Be back soon!

Monday, July 5, 2010

New Name, New Beginning.

I've been meaning to do this and get back into the blogosphere lately, but I've been busy and procrastinatory (look it up!). But, for a reason that escapes me, I am unable to fall asleep tonight, and I figured an introductory post would be a good idea before I begin (hopefully) regularly posting again.

I didn't plan it this way (promise), but I am very pleased to have a blog with a name that is simple, descriptive of my intentions, and an alliteration! How great is that?! I changed the name for a few reasons. I liked the old one and I very much intend to do posts dealing with my theological views and biblical discoveries. However, I don't want to limit myself to solely commenting on the grand aspects and truths of life to the disregard of the simple and subtler areas. I also did not want come off in a way that unnecessarily put off people who are not in the same theological boat as myself. Yes, my core beliefs are nonnegotiable, but I don't want that to mean that I only ever have things to say that apply to people who share those beliefs. Another reason is that there is much in our culture and world at large that I find fascinating (the "big" and important ideas and happenings along with the fleeting and nonsensical) and feel like commenting on, and I really don't want to be the guy with multiple blogs. I'd much rather keep it simple. I'm sure there's more that could be said but those are the main points.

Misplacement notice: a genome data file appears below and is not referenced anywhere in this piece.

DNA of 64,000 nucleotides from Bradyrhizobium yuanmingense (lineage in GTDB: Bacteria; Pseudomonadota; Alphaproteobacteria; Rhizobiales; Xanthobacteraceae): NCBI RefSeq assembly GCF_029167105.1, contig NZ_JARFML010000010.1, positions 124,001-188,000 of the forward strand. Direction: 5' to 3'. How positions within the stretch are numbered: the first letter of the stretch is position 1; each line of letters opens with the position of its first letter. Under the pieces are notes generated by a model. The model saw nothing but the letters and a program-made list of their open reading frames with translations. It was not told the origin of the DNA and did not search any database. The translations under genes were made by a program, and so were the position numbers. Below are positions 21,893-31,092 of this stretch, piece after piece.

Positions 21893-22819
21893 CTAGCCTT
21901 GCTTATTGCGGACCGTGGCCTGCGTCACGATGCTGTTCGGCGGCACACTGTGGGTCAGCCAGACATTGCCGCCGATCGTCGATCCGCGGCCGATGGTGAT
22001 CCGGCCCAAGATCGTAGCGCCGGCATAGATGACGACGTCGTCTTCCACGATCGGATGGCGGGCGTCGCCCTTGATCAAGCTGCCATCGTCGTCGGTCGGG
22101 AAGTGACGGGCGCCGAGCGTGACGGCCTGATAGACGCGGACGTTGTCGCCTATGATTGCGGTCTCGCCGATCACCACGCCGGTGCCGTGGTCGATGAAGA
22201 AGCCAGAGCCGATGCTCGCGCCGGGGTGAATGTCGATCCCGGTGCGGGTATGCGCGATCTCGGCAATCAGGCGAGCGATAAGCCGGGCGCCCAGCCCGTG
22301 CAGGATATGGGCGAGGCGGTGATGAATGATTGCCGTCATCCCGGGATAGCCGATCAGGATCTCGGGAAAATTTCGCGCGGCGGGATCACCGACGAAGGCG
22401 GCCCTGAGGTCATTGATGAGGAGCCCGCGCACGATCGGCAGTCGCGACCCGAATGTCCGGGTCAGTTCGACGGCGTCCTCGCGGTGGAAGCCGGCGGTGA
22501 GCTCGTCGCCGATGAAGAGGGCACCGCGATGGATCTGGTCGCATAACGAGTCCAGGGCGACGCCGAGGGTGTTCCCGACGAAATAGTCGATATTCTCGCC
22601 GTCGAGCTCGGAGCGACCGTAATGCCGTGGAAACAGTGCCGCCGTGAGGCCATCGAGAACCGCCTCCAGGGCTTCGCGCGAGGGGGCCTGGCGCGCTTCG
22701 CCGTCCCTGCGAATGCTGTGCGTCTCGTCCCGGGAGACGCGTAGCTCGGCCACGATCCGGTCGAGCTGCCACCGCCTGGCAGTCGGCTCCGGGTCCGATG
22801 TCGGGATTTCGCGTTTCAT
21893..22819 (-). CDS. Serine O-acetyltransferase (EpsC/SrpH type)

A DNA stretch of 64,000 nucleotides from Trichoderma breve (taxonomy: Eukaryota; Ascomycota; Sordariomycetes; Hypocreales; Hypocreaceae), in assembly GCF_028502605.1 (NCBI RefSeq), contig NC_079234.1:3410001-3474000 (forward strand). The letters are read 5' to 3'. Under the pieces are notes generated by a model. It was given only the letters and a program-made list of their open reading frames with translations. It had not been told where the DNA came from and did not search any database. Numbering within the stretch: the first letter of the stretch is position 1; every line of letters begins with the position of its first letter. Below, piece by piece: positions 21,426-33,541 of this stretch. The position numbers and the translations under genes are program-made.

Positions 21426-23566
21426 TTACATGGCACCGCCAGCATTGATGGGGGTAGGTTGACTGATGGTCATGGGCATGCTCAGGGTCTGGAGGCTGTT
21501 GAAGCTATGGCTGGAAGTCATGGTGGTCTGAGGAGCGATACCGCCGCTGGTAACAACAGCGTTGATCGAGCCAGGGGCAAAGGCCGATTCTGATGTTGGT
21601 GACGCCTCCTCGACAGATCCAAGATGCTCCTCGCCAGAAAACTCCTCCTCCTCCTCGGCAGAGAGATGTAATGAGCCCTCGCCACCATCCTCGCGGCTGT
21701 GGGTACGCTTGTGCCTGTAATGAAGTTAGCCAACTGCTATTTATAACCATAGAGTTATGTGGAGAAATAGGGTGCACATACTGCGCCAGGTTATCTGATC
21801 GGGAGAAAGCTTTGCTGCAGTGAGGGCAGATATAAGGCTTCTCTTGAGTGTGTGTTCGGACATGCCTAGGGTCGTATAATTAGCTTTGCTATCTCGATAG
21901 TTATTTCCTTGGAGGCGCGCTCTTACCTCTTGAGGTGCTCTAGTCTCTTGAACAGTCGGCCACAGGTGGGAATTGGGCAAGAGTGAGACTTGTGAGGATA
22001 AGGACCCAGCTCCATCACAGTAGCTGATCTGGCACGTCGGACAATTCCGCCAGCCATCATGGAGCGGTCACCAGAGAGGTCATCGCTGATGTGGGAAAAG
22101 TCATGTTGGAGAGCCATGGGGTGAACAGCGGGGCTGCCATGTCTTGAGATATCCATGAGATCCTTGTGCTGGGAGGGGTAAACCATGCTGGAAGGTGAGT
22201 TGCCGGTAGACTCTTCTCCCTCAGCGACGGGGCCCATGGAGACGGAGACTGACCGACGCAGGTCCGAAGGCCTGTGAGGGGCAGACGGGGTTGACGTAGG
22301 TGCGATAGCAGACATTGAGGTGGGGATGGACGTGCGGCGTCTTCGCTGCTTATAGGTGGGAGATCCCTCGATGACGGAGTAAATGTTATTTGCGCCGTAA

So there it is, I'm back. Hope to have a real post within a few days. Not sure how many people will actually be reading this, but if there's something you would like to see me post about or a question you'd have me answer just reply or message me. Glad to be back.

Monday, March 23, 2009

Nuggets of Glory Pt. 2

Having been home for a day or two, things have already began to fade in my memory. When I go over my notes they are not as fresh as they were the last time I did. However poor my memory may be, I will do my utmost to remember what was said and the impact it had on me.

There was one thing I left out of the first Q & A time that I wanted to share before I moved on, so I'll mention that and get on with it.

  • The last question that was asked in the Clavin mini-conference, if my memory and notes serve me well, was something along the lines of "What was the highlight (for each pastor on the pannel) of Calvin's work/life for you personally?" There were many similarities in answers and most common was Calvin's devotion to God as a preacher, but something Al Mohler said really struck me. He made the comment many other men made, about Calvin's example to his congregation as a preaher, he added that he (Calvin) pushed his congregation to be thinkers and learners, and then added something especially profound in its simplicity. "Calvin didn't retire...he died." I was momentarily dumbfounded. That simple statement has exceptional relevancy, not only for people aspiring to ministry, but the Christian in general.